Academic strategies, and what you actually learn by designing your own systems

*Most traits that can be condensed to “who you are” aren’t for fixing, but accomdating
*You need to pick your battles
*Sometimes, you will create short term strategies to accomplish goals that expire naturally with those goals. Not all good strategies are meant to be kept, not necessarily because they aren’t useful, but because sometimes, you find better.
*How you organize is basically how you engineer your thinking to suit a tool. It’s reciprocal with what you want to accomplish.
*You don’t have to understand how something works 100 percent to find an effective way to work with/around it.
*If you focus exclusively on any broad definitions of success in learning (GPA, test grades, being able to learn the exact philosophy of your trachers for regurgitation’s sake, being a better student in relation to your class, or specifically on what you want to learn and nothing else), you distract from God’s place in your life. However you want to splice it, that is bad news bears and will result in not doing your best solely because your priorities are off. Remember who you are working for, and you’re golden. Forget, and you’ve got even more lessons to learn.
*You can realize and learn from a teaching or lesson various times without it ever being able to stick. Paradoxically, only once you make yourself humble and become transparent in ignorance do you begin to learn those elusive life lessons that take brokenness to be able to recognize. It really just boils down to whether you accept help when it comes.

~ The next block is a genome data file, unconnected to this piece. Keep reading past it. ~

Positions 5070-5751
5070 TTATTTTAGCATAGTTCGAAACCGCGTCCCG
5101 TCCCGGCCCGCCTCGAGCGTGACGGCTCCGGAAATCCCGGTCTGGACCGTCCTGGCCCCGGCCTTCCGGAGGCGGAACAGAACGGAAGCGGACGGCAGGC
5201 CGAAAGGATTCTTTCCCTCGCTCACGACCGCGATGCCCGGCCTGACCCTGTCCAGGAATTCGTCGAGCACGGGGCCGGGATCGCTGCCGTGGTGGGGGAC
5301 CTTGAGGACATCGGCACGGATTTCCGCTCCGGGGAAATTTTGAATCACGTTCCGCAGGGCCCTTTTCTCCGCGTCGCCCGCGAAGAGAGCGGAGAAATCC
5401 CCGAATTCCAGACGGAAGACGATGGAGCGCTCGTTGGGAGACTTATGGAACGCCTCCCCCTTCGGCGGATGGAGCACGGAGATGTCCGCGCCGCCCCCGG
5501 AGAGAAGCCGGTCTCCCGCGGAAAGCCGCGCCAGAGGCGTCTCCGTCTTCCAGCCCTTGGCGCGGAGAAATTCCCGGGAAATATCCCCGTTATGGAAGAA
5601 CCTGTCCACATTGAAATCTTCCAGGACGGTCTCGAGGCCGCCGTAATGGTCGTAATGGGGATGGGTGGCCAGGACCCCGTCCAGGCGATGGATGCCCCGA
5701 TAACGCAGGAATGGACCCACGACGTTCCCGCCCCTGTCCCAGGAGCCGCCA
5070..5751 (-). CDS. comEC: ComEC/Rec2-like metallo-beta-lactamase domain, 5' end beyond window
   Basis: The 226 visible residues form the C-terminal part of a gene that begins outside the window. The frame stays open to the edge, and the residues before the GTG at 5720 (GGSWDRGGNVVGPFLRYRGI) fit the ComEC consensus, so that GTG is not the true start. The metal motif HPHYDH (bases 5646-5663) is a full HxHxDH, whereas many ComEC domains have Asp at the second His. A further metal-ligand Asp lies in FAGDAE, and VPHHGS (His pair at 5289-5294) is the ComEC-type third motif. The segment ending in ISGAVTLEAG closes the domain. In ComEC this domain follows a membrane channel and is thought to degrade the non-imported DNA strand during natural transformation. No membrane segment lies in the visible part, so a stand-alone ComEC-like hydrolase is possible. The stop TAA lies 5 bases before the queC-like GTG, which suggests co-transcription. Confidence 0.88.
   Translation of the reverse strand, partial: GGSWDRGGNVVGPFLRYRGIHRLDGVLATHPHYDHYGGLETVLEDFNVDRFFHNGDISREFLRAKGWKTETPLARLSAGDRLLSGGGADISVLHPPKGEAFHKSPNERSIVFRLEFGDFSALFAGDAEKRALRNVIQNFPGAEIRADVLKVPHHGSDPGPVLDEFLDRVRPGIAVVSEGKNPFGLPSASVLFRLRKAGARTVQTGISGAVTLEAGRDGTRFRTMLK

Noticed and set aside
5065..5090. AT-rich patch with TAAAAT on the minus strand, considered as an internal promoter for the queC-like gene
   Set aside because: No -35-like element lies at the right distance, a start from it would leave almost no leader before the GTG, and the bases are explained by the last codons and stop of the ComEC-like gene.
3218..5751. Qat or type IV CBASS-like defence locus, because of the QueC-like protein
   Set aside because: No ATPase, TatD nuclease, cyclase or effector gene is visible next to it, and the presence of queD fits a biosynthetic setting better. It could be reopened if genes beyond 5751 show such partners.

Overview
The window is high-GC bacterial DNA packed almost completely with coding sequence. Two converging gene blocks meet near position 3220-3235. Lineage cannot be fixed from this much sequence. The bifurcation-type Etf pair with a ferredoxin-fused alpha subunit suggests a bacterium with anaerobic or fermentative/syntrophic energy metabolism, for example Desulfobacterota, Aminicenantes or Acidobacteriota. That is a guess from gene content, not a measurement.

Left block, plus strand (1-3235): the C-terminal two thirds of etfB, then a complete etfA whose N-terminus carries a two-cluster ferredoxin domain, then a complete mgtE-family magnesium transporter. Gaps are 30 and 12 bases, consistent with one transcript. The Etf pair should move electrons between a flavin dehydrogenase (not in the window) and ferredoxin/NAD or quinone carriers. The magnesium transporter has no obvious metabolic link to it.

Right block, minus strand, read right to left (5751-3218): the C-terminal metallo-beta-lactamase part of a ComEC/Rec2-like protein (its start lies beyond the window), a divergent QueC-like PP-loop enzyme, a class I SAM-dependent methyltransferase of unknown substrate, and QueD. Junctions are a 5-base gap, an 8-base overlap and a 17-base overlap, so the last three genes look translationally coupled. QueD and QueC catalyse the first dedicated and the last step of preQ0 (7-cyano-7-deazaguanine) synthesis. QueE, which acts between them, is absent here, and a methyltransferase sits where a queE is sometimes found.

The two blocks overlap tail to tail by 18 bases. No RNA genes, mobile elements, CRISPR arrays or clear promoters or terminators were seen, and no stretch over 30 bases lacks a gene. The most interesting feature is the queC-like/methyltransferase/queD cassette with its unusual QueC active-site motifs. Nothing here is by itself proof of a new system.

*Most of the time, people’s issues or limitations have absolutely nothing to do with you, even if they blame you or try to convince you they do. In those moments, benefit of the doubt is a make it or break it effect to whether or not you will still be able to show grace to those people, and love them anyway. You don’t need to know why to love people. Love doesnt work that way.
*If you can learn to see failure as the beginning instead of the end, you free up a lot of brain space to focus on God.


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I am a second-grade teacher and pastor-to-be who loves people. I spend my weekends with friends or wandering the museums of DC alone and with a journal, trying to put words on the places of the soul that still feel wordless. I spent most of my days at school trying to learn patience through my students and running on sheer nerdy passion. I follow Jesus Christ, and savor that as my most important identity--that I am a child of God, as are infinite others, regardless of their other identities. Christ is my one thing.

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